Commonwealth Governors-General, Commonwealth Prime Ministers in Office, Foreign and Commonwealth Heads of State

 

 

On the day of the funeral only

 

 

When local authorities wish to fly their flag at half-mast, as a sign of mourning following the death of a prominent local citizen, it is appropriate to do so on either the day or part of the day of the funeral.  The same etiquette applies to the house flag of a company or organisation.  In these cases the New Zealand Flag should remain at full mast.

 

Flagpole Seniority

When used, the New Zealand flag must be flown from the senior flagpole.  The senior flagpole is either the tallest (if different heights) or the left hand pole when looking at the building (when the poles are the same height). 

Commonwealth flags fly in alphabetical order from left to right, after the New Zealand flag.

House flags come to the left of National flags. ie with your back to the building, looking at the flagpoles

If two flags are flown from one flagpole, a National flag may be flown above the House flag, but NO two National flags should be flown together, - this indicates the top Country has defeated the lower Country on Battle.

 

Government Buildings

For those government buildings with flagpoles, the New Zealand Flag should be flown on a daily basis during normal weekday working hours and only in the weekend if the building is in use.

 

Diplomatic Posts

New Zealand’s diplomatic posts overseas, including the residence of Heads of Mission, should fly the New Zealand Flag on a daily basis. 

 

Naval Ships and Government Vessels

Commissioned Ships of the Royal New Zealand Navy fly the New Zealand Flag as a jack (that is at the bow) when anchored, secured to a buoy, moored, or tied to a wharf.  They also fly the New Zealand White Ensign at the stern.  Government vessels fly the New Zealand flag as an ensign (that is at the stern).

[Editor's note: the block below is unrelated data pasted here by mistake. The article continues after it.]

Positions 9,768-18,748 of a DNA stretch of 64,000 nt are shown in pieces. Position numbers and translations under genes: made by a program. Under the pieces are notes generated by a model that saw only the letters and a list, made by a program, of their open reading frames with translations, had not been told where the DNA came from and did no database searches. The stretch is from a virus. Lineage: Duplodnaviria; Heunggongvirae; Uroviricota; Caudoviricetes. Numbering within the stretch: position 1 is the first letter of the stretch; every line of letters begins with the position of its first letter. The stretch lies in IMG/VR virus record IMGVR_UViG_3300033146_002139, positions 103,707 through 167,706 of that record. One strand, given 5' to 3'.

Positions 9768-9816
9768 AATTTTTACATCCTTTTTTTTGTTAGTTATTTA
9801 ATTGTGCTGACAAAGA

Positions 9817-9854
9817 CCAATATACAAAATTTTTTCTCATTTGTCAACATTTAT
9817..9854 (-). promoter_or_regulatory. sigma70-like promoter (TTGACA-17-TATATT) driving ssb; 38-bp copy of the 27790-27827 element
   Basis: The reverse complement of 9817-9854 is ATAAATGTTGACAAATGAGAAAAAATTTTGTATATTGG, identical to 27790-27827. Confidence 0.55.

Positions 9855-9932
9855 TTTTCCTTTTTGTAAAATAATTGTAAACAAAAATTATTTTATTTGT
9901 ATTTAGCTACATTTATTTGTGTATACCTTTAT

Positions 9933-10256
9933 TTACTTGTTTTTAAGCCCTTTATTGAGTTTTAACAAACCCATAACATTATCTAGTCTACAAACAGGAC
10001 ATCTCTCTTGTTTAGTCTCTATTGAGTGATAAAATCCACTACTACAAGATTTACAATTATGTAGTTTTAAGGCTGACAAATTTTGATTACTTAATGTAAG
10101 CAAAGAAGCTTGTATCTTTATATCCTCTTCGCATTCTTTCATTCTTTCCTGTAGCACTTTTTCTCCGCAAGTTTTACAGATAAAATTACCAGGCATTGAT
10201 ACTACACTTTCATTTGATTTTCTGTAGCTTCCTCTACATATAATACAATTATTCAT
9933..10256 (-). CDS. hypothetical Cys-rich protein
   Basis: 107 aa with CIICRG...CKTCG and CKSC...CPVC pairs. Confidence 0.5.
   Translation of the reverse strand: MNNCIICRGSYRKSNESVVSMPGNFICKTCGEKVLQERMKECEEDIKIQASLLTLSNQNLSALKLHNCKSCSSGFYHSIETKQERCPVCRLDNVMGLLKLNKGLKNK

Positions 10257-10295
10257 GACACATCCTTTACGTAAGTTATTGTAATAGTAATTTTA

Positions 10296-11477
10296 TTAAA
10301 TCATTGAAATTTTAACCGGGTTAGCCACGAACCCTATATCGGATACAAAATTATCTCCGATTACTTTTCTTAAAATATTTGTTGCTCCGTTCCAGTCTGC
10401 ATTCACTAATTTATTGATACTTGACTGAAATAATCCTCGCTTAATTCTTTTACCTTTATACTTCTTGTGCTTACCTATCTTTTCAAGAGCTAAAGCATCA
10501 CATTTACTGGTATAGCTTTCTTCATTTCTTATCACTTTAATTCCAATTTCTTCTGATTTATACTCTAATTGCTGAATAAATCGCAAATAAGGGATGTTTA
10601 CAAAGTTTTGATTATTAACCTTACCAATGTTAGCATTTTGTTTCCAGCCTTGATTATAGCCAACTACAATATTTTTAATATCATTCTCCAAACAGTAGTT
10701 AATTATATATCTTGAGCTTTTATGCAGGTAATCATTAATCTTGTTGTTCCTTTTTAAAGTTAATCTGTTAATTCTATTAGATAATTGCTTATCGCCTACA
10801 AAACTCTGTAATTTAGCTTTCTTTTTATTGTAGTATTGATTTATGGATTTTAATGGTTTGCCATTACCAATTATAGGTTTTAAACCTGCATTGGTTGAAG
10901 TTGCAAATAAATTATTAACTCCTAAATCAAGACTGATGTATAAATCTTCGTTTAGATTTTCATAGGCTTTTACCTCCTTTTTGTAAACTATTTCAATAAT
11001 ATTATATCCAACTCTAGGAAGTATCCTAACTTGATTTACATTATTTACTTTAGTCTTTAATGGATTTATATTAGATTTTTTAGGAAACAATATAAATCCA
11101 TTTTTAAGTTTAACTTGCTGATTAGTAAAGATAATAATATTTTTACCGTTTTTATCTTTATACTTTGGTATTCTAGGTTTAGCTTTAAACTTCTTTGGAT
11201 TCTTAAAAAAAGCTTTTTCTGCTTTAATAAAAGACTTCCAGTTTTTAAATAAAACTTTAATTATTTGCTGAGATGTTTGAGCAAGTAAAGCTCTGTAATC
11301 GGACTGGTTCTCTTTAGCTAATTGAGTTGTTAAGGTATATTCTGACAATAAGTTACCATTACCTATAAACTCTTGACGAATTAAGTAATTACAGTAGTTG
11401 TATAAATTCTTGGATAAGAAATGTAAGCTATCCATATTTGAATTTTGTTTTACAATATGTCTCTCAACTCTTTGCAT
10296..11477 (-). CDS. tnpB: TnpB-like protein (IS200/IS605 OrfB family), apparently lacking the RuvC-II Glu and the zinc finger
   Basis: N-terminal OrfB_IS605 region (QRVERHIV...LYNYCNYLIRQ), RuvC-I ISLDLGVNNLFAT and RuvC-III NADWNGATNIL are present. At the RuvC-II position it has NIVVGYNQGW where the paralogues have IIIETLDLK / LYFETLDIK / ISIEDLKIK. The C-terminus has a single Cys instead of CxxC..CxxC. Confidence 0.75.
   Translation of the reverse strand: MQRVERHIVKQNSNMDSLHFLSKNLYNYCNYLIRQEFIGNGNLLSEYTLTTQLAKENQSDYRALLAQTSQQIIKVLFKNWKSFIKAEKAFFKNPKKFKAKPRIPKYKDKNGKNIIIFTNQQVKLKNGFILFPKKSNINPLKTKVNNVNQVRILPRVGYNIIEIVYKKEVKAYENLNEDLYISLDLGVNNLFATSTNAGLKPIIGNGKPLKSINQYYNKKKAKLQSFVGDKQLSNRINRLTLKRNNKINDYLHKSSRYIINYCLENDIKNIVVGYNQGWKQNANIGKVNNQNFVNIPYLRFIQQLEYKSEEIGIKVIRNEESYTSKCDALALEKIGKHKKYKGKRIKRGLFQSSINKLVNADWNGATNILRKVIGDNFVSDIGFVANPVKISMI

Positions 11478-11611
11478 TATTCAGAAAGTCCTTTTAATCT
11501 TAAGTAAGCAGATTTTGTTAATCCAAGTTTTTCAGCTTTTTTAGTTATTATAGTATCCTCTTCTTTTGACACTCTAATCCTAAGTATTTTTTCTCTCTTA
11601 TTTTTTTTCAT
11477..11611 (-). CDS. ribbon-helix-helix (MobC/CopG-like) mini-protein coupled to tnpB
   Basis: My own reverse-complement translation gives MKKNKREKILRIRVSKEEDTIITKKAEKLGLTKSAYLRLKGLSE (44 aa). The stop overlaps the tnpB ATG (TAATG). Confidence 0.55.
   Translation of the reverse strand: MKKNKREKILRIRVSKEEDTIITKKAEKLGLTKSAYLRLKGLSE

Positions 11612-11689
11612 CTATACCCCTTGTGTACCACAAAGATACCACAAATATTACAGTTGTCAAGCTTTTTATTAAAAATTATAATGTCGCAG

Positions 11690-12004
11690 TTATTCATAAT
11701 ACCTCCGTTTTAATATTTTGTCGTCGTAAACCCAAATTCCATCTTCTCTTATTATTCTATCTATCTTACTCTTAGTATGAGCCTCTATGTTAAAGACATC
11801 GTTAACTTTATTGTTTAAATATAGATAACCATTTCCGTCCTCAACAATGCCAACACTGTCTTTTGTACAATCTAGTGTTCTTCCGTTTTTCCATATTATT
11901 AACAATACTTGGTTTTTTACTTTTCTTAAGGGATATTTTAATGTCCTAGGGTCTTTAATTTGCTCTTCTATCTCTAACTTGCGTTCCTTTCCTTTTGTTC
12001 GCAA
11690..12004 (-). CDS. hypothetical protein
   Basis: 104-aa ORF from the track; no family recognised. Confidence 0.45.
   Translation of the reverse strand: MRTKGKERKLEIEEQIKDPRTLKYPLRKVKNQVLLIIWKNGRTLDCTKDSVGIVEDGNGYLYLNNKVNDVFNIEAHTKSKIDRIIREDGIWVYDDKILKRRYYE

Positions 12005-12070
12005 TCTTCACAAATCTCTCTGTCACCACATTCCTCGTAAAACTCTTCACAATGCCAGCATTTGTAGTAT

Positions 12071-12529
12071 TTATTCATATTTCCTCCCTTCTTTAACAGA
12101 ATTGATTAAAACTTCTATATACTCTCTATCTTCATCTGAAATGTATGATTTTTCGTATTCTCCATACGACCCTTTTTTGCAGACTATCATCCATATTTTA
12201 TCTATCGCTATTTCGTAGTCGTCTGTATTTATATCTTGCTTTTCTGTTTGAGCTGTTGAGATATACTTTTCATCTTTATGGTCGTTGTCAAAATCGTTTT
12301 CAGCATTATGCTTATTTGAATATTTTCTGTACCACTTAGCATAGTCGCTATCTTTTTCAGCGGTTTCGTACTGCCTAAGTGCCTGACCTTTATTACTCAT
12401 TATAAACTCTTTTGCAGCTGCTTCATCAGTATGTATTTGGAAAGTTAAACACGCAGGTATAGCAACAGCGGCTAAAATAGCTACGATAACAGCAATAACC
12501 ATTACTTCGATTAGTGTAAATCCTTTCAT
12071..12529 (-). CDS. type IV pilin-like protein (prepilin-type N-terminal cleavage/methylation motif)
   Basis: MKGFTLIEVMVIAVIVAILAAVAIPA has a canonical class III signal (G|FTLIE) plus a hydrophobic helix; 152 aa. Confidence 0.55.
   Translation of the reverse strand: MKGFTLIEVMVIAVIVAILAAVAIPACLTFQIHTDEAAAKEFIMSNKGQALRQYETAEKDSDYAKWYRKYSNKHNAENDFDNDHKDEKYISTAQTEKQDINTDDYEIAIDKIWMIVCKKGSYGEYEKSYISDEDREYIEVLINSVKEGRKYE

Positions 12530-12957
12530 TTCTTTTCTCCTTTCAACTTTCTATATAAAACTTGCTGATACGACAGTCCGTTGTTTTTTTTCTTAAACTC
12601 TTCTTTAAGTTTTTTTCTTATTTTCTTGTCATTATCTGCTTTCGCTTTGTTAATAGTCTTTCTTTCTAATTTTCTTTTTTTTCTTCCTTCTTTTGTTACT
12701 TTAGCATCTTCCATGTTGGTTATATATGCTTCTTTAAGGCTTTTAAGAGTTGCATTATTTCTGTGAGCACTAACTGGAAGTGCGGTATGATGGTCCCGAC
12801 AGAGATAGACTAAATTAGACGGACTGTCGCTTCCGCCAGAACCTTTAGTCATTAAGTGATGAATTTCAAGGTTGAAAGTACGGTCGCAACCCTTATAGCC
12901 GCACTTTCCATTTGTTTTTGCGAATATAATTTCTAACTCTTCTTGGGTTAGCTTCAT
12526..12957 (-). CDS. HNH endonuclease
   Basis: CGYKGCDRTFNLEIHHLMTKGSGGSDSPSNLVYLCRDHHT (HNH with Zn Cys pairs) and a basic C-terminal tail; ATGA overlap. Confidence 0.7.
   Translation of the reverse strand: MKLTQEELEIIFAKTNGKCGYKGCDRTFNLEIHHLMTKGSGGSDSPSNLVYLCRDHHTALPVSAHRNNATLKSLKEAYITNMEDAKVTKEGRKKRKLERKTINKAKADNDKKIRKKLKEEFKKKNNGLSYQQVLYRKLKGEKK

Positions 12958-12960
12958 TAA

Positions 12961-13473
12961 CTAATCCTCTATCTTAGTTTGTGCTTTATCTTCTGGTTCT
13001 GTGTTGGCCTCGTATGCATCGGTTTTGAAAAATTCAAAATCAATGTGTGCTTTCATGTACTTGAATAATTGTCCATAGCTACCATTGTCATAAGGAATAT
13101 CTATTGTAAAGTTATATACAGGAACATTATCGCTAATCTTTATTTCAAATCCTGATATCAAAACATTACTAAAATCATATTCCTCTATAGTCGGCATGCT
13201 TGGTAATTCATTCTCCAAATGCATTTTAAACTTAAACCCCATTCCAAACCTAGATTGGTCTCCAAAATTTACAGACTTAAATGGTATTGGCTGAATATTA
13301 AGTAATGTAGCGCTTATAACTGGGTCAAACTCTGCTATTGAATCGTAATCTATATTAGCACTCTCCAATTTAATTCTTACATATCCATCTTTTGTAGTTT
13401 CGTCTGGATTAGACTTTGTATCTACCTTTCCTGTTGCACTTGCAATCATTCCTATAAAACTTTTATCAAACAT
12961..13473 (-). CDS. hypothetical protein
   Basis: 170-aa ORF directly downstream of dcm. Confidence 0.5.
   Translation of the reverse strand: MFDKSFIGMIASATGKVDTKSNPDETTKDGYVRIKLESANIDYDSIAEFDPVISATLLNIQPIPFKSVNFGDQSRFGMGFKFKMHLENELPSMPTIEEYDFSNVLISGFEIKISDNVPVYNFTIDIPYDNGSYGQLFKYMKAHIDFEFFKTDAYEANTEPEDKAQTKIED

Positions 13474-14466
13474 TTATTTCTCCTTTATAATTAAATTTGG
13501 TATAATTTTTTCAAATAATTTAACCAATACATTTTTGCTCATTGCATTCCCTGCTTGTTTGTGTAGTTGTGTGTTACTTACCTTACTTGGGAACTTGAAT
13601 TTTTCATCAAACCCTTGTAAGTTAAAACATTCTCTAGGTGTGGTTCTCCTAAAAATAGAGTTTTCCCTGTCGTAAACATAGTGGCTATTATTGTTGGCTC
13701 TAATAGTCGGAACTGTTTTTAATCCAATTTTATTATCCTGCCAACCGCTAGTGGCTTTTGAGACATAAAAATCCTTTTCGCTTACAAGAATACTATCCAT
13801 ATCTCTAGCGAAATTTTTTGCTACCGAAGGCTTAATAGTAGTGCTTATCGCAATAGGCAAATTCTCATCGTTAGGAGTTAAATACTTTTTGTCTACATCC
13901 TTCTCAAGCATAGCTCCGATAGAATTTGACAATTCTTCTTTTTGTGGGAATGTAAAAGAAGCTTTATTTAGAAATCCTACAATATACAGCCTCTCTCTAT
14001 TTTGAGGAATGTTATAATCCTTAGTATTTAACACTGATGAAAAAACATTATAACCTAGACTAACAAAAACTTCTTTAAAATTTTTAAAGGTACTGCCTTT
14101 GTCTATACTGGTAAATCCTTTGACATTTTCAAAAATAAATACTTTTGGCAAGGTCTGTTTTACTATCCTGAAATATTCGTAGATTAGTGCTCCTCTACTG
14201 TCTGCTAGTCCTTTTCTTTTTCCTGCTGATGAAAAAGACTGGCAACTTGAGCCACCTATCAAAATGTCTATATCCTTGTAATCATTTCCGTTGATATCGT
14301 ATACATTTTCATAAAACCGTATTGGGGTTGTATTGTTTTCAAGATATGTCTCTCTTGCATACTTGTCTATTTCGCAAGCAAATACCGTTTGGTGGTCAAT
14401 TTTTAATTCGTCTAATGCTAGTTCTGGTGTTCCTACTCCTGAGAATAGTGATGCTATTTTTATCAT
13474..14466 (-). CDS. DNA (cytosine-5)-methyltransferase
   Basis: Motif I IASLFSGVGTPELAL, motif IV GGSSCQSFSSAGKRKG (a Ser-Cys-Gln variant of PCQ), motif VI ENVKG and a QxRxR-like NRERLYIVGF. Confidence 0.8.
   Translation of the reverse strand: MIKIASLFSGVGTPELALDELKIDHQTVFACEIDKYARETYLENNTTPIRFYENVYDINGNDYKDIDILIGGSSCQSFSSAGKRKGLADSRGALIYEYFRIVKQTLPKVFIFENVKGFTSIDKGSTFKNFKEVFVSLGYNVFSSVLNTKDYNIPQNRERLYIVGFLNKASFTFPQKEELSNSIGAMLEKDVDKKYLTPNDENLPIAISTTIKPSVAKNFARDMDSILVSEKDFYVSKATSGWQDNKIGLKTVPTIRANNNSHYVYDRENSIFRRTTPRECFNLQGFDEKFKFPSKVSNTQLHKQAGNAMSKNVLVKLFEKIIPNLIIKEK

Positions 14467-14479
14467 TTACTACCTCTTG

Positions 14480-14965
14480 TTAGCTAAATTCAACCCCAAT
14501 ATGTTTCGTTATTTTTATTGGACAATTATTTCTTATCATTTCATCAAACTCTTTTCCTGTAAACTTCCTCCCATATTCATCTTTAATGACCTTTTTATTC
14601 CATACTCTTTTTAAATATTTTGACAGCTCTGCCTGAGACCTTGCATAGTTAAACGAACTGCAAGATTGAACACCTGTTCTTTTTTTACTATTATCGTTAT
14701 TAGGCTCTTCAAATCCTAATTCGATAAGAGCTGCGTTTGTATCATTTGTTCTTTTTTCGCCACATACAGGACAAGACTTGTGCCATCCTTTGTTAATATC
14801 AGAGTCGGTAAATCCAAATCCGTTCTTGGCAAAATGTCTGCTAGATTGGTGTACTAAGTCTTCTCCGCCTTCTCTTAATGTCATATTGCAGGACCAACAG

Merchant Ships and Pleasure Craft

Merchant ships, pleasure boats, and yachts may fly the New Zealand Red Ensign. 

 

Aircraft

Both the New Zealand Flag and the New Zealand Civil Air Ensign may be flown on aircraft registered in New Zealand.  Airlines owning New Zealand aircraft, and the Civil Aviation Division of the Ministry of Transport, may fly the Ensign on their buildings as well as on their aircraft. 

 

Flags are one of the easiest ways of getting your organisation noticed, whether it’s your house logo, an industrial work, to welcome important visitors, to advertise your product or simply to say, we’re proud to be here. 

In New Zealand, flag flying protocol is not taken very seriously.  Unfortunately however, foreign visitors could take as an insult to something we in New Zealand considered minor or unimportant mistake.

The simple gesture of flying a visitors national flag, alongside the New Zealand flag can only impress most favourably.

Some organisations put up house flags and forget about them.  These flags tend to become part of the surroundings and are not effectively noticed by passers-by.  When this flag is exchanged or alternated with a country flag, the change is invariably quickly spotted.  Curiosity and interest are built up around the house flag so that it fulfils it’s purpose in creating prestige and advertising for the company flying it. 

 

Life of a flag - is determined largely by flag fabric and workmanship quality, weather conditions and flying time.  A quality flag flown continuously should last between eight an ten months.  Some flags may last in excess of eighteen months, others have been seen to last only three months.  Flags lasting only three months may be poor quality, flying in severe conditions, or striking objects, such as roofs, trees, or catching on a rough spot on the flagpole. 

 

In the absence of any laws regarding the flag flying, many exceptions to the above may be seen.